Bill Belichick’s end-of-season news conference featured his typical blend of misdirection, passive aggressiveness and relative honesty. He left no doubt about his intentions of returning as Patriots head coach next season but was far vaguer when asked about Mac Jones.
However, on the topic of New England’s second losing season in three campaigns, Belichick largely approached the issue head-on.
After beginning his news conference with some additional thoughts on Sunday’s season-ending road loss to the Buffalo Bills, Belichick offered a lengthy statement on the overall status of the Patriots. He indicated big changes could be made this offseason, although he refused to go into greater detail when asked specific questions moments later.
Here are his full remarks:
“Our record is right around .500, which is kind of been what it’s been all year. With that, some good things and some not-so-good things. So, nobody’s satisfied with that. That’s not our goal. And we need to try to improve on that. Need to improve on it. So, that’s all of us. Accountability everywhere, starting with me, coaching staff, players, each unit. All things that we will address, and that process will start probably later today. So, up until this point, certainly last week, everything was focused on Buffalo and our opportunity to play our best game against them and get into the postseason. We weren’t able to do that, so we’ll begin to turn the page and move on to do the things that we feel like we need to do to improve our team and be more competitive and have better results.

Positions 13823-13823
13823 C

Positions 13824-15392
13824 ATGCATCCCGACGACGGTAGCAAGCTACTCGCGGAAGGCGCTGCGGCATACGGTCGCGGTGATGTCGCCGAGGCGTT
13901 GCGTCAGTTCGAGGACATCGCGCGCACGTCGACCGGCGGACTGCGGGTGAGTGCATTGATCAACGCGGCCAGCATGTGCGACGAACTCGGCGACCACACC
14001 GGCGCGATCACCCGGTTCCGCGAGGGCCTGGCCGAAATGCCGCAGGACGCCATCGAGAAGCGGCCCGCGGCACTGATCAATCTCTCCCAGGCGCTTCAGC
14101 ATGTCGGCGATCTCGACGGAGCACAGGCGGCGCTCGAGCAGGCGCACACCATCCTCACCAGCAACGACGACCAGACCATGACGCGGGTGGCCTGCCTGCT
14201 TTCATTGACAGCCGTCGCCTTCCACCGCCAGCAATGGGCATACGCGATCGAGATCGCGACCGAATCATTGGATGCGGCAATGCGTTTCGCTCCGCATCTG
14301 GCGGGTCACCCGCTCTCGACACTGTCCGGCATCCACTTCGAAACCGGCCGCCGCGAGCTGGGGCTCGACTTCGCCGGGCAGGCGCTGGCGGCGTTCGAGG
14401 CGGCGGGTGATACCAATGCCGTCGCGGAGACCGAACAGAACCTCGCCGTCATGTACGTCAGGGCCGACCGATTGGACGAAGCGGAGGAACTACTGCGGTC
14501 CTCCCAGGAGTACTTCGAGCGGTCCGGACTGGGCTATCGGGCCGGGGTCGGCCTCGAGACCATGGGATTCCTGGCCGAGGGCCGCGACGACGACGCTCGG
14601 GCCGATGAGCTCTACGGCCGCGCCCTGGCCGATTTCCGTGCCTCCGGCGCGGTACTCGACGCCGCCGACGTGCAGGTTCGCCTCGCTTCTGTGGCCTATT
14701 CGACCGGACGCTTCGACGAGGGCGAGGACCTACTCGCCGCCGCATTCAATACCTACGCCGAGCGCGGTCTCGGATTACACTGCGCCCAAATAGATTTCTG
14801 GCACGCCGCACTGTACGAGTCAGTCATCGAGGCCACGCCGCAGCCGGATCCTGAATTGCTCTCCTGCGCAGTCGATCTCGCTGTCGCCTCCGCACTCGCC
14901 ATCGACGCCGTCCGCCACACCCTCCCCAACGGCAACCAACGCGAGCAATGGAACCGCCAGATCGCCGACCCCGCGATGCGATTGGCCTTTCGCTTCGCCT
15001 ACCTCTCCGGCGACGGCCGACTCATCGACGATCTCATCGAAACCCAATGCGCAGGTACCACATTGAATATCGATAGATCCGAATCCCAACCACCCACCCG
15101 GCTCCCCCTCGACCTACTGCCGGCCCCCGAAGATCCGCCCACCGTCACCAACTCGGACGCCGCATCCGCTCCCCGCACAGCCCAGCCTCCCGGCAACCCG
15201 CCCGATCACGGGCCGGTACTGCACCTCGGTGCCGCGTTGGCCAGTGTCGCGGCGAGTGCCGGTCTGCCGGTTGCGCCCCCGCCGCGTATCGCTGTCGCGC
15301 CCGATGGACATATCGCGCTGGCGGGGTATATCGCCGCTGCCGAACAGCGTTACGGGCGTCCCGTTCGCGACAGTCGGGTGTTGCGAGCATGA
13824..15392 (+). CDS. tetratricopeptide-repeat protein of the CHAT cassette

“So, that hasn’t started yet. We’re still in the wake of yesterday’s game. So, that’s kind of where we are right now. And, however that goes, I’m sure they’ll be a number of different aspects to that. … As we do every year, we’ll evaluate everything and try to make the best decisions we can to move forward, to be more competitive, to have a strong team in the future. And so, Robert (Kraft) and I will talk about that. Talk about that as a staff. … individual conversations with the players, as we always do. … It’ll be a comprehensive course of action as it always is. I don’t see the process being any different, but we need to have better results. That’s the bottom line.”
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The Patriots now are 25-26, including playoffs, since Tom Brady left after the 2019 season. They have been the definition of NFL mediocrity during the post-Brady era.
Will they get back on track in 2023? That remains to be seen. New England has a ton of work to do this offseason, including assembling a coaching staff that can put Mac Jones and the offense in the best position to succeed.
If 2023 offers a repeat of what we saw this season, there’s no telling what could happen in Foxboro.